The mini-major is the brain child of “Fifth Element” and “Lucy” director Luc Besson. Its pictures will appear on the streaming platform during what is called the “pay-TV window.” That’s an industry term for the period of time in which a film can debut on premium pay television or streaming platforms and usually takes place roughly seven to nine months after its theatrical release.
Amazon has signed distribution deals with A24, Bleecker Street, Open Road and Music Box Films in the past, but this pact is different. Those studios tend to release films that have an indie edge, whereas EuropaCorp’s films are more mainstream and action-oriented in tone. The company’s catalogue of 500 films includes the “Taken” and “Transporter” franchises.
EuropaCorp also weighed going with a more traditional premium cable network like an HBO or Showtime before deciding to partner with a streaming service.
“We were looking at every kind of opportunity,” said David Spiegelman, president of domestic television and digital distribution at EuropaCorp. “We always like being one of the first ones in on a new type of deal. We get to be pioneers.”
Spiegelman said he looks at the distribution deal as being the start of a relationship with Amazon that could deepen as the web giant expands on its drive into film and television production.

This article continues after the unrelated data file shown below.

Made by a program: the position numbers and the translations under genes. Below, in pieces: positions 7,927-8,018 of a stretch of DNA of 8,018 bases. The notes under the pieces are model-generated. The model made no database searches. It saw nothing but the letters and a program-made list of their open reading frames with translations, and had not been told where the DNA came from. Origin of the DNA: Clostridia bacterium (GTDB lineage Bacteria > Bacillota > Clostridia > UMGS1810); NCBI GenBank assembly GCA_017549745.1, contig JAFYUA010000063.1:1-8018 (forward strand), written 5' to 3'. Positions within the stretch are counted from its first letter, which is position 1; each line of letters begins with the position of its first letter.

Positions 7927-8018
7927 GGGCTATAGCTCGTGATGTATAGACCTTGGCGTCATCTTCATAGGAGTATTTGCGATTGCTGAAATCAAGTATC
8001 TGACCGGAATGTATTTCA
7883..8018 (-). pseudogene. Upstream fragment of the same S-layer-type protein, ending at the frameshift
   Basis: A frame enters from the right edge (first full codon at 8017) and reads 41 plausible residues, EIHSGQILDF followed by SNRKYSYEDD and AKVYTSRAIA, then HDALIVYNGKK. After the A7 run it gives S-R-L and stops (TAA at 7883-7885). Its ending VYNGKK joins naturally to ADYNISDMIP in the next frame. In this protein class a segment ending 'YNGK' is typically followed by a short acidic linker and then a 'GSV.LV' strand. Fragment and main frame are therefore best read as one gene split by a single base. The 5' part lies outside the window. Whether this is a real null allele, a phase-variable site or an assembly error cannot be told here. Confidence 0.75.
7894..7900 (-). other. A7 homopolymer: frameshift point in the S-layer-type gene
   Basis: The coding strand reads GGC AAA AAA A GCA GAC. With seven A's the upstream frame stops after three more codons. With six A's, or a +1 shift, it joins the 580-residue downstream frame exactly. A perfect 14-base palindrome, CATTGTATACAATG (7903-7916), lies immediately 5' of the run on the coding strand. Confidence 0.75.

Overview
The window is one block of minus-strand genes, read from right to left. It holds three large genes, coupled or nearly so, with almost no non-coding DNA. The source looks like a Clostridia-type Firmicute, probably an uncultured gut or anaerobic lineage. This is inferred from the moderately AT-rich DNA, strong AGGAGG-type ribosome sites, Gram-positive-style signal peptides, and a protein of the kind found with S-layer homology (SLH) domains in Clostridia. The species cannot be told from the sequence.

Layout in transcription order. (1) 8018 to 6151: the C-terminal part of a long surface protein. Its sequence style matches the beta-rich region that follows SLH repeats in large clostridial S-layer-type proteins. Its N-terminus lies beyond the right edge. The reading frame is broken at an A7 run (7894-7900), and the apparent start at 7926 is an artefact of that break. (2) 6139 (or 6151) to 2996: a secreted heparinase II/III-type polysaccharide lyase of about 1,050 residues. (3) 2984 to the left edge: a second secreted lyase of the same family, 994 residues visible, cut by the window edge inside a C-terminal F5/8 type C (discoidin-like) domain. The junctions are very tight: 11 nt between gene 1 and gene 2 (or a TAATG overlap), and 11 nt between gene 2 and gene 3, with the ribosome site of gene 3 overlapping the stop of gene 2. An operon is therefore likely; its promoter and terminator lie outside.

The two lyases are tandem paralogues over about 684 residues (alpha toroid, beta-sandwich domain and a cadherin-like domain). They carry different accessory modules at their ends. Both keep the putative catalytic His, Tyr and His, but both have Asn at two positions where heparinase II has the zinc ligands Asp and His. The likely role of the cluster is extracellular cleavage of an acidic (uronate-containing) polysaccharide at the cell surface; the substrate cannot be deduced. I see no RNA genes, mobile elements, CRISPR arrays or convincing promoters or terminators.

“There are so many opportunities with the world of television expanding so quickly,” said Spiegelman.
He also said he liked the fact that unlike other platforms, Amazon doesn’t just stream films, it sells them as well.
“It’s a complete service,” said Spiegelman. “It’s a one-stop shop at a time when we have to do everything we can to get consumers to buy films and make them as accessible as we can.”
The first Europa film to be added to Prime through this deal will be “The Transporter Refueled.” Other 2016 releases eventually making their way to Amazon include “Shut In,” a thriller with Naomi Watts; “Nine Lives,” a family comedy with Kevin Spacey and Jennifer Garner; “The Lake,” an action-thriller with J.K. Simmons; action-fantasy “Warriors Gate” and gun control thriller “Miss Sloane” with Jessica Chastain.
EuropaCorp recently began distributing its own films in the United States through a joint venture with Relativity Media, but that pact only extends to theatrical releases, a spokeswoman for the company said. Relativity Media has its own pay-TV deal with Netflix.
Like Netflix, Prime is a subscription service that Amazon offers for $99 per year along with unlimited two-day shipping.